Cardiology 14 hours ago | not rated yet | 0 |
An experimental, inexpensive iPhone application transmitted diagnostic heart images faster and more reliably than emailing photo images, according to a research study presented at the American Heart Association's Quality ...
Cardiology 15 hours ago | not rated yet | 0
Extracorporeal membrane oxygenation (ECMO), a procedure traditionally used during cardiac surgeries and in the ICU that functions as an artificial replacement for a patient's heart and lungs, has also been used to resuscitate ...
Cardiology 17 hours ago | not rated yet | 0
Age has little to do with how patients should be treated after suffering a stroke, according to new research from the University of Georgia.
Cardiology 18 hours ago | not rated yet | 0 |
Depressed middle-aged women have almost double the risk of having a stroke, according to research published in Stroke: Journal of the American Heart Association.
Cardiology May 16, 2013 | not rated yet | 0
Big names in medicine are set to give an upbeat assessment of the war on AIDS on Tuesday, 30 years after French researchers identified the virus that causes the disease.
23 minutes ago | not rated yet | 0
For combat veterans suffering from post-traumatic stress disorder, 'fear circuitry' in the brain never rests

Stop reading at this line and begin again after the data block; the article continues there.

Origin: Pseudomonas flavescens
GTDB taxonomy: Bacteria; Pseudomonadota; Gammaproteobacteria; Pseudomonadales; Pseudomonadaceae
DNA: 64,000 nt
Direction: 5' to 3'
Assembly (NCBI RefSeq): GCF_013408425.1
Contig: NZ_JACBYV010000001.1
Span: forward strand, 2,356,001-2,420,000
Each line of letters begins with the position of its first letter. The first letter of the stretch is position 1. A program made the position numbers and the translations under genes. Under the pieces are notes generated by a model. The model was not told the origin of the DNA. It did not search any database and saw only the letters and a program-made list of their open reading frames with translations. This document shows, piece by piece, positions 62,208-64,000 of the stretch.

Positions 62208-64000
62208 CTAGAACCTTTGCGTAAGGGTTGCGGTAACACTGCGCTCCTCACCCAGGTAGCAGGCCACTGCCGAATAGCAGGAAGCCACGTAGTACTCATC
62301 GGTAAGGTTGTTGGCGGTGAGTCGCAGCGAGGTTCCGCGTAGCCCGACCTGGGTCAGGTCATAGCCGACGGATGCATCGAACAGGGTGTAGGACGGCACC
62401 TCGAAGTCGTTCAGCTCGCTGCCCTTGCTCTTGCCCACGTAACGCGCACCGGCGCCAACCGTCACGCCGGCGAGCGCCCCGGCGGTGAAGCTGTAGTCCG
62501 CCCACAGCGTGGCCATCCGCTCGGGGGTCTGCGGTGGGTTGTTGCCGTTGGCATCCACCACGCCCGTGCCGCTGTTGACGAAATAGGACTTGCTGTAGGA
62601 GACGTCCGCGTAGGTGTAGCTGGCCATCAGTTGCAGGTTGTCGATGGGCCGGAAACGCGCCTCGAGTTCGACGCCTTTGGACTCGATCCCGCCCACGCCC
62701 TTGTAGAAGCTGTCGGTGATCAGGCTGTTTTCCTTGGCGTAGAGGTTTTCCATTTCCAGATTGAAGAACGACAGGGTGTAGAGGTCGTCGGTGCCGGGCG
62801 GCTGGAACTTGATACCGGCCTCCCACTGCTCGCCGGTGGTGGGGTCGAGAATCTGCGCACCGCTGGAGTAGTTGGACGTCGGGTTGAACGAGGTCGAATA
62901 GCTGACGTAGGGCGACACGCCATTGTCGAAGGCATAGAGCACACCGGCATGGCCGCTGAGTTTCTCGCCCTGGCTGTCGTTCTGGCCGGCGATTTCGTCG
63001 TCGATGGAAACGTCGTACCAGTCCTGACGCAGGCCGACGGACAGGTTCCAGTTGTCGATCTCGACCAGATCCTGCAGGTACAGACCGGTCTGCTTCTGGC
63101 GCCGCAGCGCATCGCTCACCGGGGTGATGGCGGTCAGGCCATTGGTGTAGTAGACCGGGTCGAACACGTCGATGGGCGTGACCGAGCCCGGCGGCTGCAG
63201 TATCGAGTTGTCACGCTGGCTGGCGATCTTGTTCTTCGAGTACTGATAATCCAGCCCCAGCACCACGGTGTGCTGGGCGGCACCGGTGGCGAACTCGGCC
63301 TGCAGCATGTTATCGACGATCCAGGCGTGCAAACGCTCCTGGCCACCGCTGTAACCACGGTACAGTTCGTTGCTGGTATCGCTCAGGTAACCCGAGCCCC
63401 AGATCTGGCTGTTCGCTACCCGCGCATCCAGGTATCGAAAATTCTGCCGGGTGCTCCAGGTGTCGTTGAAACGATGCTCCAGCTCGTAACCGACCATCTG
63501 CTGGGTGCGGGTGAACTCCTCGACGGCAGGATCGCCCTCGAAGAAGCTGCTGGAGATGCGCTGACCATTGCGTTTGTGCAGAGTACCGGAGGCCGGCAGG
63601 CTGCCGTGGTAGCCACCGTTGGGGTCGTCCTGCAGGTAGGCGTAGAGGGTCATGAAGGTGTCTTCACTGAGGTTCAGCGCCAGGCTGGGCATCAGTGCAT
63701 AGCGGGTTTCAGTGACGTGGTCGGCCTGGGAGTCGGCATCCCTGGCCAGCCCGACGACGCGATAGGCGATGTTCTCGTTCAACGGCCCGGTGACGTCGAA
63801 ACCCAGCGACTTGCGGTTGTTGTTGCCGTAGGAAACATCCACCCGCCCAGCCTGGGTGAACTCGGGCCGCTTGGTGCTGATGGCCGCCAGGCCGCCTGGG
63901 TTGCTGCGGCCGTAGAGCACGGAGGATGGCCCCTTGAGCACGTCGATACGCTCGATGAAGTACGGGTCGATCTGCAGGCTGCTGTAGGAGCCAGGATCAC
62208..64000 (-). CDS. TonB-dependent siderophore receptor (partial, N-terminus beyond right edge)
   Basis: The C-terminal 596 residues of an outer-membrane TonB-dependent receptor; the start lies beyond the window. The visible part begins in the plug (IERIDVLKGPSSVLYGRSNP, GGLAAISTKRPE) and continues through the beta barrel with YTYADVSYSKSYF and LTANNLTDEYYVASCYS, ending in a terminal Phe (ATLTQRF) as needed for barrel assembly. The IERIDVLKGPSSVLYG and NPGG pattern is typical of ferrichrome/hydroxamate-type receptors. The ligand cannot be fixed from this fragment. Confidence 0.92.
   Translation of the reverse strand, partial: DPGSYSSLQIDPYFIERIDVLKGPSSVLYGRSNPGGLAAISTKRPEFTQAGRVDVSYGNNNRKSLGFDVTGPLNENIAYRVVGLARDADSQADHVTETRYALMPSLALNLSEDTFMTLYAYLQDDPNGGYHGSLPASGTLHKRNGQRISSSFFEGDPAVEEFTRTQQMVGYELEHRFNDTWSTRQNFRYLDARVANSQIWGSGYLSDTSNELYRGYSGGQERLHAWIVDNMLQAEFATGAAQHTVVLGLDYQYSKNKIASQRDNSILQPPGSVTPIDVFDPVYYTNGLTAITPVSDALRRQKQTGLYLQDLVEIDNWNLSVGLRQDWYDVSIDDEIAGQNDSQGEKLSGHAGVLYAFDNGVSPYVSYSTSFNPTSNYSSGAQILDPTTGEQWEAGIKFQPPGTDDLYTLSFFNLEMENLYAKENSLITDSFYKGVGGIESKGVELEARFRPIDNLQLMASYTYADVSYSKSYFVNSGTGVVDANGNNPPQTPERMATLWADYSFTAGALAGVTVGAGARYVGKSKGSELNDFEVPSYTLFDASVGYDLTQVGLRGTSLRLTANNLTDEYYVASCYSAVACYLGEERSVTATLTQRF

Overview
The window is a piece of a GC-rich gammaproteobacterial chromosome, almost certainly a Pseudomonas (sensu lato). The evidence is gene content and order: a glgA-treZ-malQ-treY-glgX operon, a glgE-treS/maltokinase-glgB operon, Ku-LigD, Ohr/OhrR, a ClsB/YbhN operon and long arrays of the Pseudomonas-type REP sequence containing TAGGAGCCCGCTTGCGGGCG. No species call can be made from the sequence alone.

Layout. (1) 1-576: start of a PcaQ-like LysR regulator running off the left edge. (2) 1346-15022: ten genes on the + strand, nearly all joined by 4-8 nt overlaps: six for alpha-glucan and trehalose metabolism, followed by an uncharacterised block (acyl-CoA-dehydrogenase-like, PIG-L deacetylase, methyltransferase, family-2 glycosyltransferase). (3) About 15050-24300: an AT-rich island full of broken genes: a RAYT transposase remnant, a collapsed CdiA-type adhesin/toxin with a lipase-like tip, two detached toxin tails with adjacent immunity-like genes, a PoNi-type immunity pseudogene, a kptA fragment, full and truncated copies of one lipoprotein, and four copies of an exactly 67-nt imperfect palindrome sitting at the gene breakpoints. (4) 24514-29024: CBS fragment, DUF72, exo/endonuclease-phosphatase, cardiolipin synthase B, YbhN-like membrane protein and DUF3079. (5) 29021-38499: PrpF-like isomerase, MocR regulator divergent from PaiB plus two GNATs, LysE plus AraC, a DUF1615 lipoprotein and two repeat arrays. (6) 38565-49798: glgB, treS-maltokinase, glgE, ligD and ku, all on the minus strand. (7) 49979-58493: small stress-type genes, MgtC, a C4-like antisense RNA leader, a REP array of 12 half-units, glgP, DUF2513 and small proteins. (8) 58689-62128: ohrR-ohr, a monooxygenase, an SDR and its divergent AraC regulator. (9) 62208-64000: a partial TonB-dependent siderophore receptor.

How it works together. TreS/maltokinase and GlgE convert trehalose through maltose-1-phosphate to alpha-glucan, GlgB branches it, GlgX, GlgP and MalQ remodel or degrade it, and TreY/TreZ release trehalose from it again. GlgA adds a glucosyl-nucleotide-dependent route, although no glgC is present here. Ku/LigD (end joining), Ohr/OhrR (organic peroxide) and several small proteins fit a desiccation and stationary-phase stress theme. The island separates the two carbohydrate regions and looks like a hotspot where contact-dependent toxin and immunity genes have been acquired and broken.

Chronic trauma can inflict lasting damage to brain regions associated with fear and anxiety. Previous imaging studies of people with post-traumatic stress disorder, or PTSD, have shown that these brain regions can over-or ...
1 hour ago | not rated yet | 0 |
The neural machinery underlying our olfactory sense continues to be an enigma for neuroscience. A recent review in Neuron seeks to expand traditional ideas about how neurons in the olfactory bulb might encode information about ...
12 hours ago | not rated yet | 0 |
(Medical Xpress)—What if the quality of your work depends more on your focus on the piano keys or canvas or laptop than your musical or painting or computing skills? If target users can be convinced, they ...
13 hours ago | 3.7 / 5 (3) | 0 |
(AP)—A woman who lost both hands, her left leg and right foot after contracting a flesh-eating disease has been fitted with prosthetic hands.
1 hour ago | not rated yet | 0
In 2008 researchers from the University of Southern Denmark showed that the drug thioridazine, which has previously been used to treat schizophrenia, is also a powerful weapon against antibiotic-resistant bacteria such as ...
10 hours ago | 3.7 / 5 (3) | 0 |